How To Propagate An Orchid:

There are two methods of growing orchids from seed: 1. Seed propagation and 2. Vegetative propagation.

Although orchids reproduce both sexually and asexually, the best way to propagate them is through vegetative propagation.

Orchids can be propagated from seeds, but this is not ideal for everyday gardeners as it would take years for the plant to mature and flower.

In this post, we will cover different vegetative methods of propagating orchids.

Vegetative Propagation Of An Orchid:

Vegetative propagation is the process of asexual reproduction of a plant without the use of seeds.

You can grow a whole new plant from an existing one by cutting a piece from the roots, rhizomes stems, or leaves.

The most popular methods of propagating orchids are through:

  • Cuttings,
  • Keikis,
  • Divisions, and
  • Back bulbs.

How To Grow An Orchid From A Cuttings:

Propagating orchids from cuttings is easier than you may think. In fact, it’s one of the most popular ways of growing new orchids.

If you have a plant that’s happy with its current pot and growing conditions, propagating is a great way to make more plants without disturbing the original plant.

To propagate an orchid, first, you must determine the type of orchid you have. From there, you can make a cutting from an existing stem and grow it in a container filled with potting mix.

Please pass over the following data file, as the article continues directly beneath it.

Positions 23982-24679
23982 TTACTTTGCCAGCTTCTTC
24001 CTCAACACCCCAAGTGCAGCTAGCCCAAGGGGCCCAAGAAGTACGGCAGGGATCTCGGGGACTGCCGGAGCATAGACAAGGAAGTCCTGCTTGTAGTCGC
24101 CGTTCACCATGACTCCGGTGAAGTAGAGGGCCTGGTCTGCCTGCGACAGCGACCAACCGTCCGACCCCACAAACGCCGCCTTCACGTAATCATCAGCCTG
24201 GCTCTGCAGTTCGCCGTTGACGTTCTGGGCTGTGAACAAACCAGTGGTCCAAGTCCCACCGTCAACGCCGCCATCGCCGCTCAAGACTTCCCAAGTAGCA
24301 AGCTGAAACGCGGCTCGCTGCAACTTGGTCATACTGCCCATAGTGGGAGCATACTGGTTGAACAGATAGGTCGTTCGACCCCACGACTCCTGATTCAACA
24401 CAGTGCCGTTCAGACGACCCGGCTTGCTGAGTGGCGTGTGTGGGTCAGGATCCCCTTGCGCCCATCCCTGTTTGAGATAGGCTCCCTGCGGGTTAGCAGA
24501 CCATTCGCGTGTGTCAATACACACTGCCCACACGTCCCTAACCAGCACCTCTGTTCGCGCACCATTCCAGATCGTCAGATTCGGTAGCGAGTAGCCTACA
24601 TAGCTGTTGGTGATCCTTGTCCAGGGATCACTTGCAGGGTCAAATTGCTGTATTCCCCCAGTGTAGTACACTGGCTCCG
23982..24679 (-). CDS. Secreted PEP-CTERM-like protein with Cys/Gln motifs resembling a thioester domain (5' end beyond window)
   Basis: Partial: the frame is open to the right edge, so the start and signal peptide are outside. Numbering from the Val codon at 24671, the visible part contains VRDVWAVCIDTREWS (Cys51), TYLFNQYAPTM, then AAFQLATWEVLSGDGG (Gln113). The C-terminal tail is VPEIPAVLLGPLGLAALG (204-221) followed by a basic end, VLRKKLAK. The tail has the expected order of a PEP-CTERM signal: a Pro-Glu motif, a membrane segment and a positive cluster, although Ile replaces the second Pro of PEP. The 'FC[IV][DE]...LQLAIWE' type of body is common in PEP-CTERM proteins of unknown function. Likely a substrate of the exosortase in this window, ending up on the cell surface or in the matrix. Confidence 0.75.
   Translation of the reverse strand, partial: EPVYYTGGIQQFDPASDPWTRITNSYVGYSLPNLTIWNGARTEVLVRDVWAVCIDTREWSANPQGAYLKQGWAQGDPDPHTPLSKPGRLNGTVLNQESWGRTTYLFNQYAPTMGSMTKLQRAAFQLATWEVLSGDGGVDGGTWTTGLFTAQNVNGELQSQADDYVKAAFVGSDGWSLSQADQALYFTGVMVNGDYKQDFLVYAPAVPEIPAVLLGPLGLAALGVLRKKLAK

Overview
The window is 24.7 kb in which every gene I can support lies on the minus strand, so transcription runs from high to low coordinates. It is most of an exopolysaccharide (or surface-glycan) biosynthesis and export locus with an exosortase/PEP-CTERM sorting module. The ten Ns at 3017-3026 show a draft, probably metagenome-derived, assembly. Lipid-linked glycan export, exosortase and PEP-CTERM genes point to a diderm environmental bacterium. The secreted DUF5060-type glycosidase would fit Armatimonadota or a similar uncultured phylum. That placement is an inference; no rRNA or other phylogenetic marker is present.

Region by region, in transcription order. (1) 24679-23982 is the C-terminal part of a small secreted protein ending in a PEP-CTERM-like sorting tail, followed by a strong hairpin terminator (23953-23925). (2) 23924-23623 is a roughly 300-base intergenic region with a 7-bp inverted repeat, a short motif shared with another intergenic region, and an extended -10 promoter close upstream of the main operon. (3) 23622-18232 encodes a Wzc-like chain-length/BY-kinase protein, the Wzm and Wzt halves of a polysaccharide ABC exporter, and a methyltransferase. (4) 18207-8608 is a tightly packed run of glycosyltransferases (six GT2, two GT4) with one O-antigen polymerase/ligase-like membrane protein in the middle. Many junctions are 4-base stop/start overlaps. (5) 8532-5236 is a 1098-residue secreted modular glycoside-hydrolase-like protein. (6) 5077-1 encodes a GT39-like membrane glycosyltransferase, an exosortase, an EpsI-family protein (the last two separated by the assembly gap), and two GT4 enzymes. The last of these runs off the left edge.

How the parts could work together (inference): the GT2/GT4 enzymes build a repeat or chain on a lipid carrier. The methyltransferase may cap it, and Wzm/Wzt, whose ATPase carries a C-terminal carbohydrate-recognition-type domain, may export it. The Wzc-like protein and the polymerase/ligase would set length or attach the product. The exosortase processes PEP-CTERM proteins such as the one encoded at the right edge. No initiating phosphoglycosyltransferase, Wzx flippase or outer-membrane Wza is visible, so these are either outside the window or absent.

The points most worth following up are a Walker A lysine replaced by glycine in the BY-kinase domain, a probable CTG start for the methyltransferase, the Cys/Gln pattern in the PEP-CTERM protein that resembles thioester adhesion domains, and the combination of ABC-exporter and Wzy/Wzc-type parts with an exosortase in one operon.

In general, most orchids fall into three categories: monopodial, sympodial, and vining.

Monopodial orchids have a single stem and grow in an upright fashion. These include many popular Phalaenopsis varieties.

Sympodial orchids have multiple stems that grow horizontally, and they bloom at the end of the stem with new growth coming out at the base.

These include most cattleyas, dendrobiums, oncidiums, miltonias and cymbidiums.

Vining orchids are scrambling growers that produce roots wherever they find a solid surface to cling to. This family includes Vanilla planifolia.

Orchids are usually propagated by taking stem cuttings. The stem cutting is allowed to root and then the rooted cutting is potted up into a new pot.

After the cutting is stable on its own, you can transplant it to a larger pot.